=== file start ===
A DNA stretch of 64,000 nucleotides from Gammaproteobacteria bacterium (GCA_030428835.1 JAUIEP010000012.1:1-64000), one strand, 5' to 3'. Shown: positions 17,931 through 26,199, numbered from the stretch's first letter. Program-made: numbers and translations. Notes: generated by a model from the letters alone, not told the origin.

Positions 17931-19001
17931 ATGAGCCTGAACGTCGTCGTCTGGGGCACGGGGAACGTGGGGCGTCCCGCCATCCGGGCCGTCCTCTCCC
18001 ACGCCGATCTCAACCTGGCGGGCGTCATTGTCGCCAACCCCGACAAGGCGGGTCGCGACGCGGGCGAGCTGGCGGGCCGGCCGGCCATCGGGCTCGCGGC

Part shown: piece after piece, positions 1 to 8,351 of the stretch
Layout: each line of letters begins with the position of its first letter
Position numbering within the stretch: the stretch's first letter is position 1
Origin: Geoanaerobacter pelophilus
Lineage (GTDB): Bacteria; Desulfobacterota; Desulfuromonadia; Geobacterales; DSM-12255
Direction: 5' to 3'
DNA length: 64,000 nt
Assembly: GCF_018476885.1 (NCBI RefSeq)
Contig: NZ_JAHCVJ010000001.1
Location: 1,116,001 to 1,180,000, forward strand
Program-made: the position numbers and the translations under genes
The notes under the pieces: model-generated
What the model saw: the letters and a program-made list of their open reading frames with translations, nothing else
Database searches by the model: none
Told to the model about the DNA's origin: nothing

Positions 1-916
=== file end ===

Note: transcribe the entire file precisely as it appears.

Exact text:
A DNA stretch of 64,000 nucleotides from Gammaproteobacteria bacterium (GCA_030428835.1 JAUIEP010000012.1:1-64000), one strand, 5' to 3'. Shown: positions 17,931 through 26,199, numbered from the stretch's first letter. Program-made: numbers and translations. Notes: generated by a model from the letters alone, not told the origin.

Positions 17931-19001
17931 ATGAGCCTGAACGTCGTCGTCTGGGGCACGGGGAACGTGGGGCGTCCCGCCATCCGGGCCGTCCTCTCCC
18001 ACGCCGATCTCAACCTGGCGGGCGTCATTGTCGCCAACCCCGACAAGGCGGGTCGCGACGCGGGCGAGCTGGCGGGCCGGCCGGCCATCGGGCTCGCGGC

Part shown: piece after piece, positions 1 to 8,351 of the stretch
Layout: each line of letters begins with the position of its first letter
Position numbering within the stretch: the stretch's first letter is position 1
Origin: Geoanaerobacter pelophilus
Lineage (GTDB): Bacteria; Desulfobacterota; Desulfuromonadia; Geobacterales; DSM-12255
Direction: 5' to 3'
DNA length: 64,000 nt
Assembly: GCF_018476885.1 (NCBI RefSeq)
Contig: NZ_JAHCVJ010000001.1
Location: 1,116,001 to 1,180,000, forward strand
Program-made: the position numbers and the translations under genes
The notes under the pieces: model-generated
What the model saw: the letters and a program-made list of their open reading frames with translations, nothing else
Database searches by the model: none
Told to the model about the DNA's origin: nothing

Positions 1-916